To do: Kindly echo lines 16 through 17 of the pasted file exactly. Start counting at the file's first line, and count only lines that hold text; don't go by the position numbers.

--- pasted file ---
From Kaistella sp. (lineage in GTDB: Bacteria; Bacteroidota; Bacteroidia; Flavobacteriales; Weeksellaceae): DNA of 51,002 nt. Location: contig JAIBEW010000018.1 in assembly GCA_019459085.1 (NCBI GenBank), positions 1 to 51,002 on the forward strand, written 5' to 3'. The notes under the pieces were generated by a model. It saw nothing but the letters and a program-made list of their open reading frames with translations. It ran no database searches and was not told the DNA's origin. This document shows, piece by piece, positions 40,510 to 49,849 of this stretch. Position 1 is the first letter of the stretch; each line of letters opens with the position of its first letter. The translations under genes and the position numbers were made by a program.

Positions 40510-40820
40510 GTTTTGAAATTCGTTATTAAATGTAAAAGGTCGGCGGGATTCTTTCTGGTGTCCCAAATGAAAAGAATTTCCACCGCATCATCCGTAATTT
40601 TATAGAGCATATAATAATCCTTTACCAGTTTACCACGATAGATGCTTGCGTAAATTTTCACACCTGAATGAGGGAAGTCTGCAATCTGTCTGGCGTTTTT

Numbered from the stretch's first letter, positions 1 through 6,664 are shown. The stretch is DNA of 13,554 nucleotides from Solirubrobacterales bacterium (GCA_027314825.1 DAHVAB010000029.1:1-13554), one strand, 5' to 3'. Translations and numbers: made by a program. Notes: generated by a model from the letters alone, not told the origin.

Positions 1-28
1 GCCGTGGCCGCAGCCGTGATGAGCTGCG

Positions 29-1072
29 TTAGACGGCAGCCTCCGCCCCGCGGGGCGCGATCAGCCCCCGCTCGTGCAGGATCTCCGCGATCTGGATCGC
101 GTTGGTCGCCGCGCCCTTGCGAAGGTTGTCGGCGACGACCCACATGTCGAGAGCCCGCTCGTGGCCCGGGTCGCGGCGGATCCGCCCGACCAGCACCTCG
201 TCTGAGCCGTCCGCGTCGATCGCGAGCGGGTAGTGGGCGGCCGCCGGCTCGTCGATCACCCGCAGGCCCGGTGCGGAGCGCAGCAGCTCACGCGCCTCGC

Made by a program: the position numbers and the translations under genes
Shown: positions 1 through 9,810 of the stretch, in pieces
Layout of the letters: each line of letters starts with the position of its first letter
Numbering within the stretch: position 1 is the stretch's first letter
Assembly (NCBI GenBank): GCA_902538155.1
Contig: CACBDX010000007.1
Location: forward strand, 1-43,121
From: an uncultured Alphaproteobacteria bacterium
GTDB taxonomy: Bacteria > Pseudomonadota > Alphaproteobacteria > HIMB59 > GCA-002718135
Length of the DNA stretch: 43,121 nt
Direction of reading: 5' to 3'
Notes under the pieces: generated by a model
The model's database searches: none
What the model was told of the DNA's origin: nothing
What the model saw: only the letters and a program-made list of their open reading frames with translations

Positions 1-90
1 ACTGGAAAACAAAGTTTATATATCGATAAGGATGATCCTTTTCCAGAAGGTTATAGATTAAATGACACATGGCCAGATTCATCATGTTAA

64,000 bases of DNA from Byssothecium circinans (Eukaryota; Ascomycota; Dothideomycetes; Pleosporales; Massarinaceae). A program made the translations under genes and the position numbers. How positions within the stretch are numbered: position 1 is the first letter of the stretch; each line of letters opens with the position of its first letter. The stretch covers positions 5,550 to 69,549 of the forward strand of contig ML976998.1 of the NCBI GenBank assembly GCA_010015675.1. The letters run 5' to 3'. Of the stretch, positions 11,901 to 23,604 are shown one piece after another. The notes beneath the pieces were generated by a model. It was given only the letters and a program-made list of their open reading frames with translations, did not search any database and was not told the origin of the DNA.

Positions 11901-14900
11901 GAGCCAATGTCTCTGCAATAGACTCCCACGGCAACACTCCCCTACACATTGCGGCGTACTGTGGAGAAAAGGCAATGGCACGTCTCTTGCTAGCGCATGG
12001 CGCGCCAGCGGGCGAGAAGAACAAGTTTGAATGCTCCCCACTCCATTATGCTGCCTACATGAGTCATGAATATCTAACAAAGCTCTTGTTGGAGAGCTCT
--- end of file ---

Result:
Assembly (NCBI GenBank): GCA_902538155.1
Contig: CACBDX010000007.1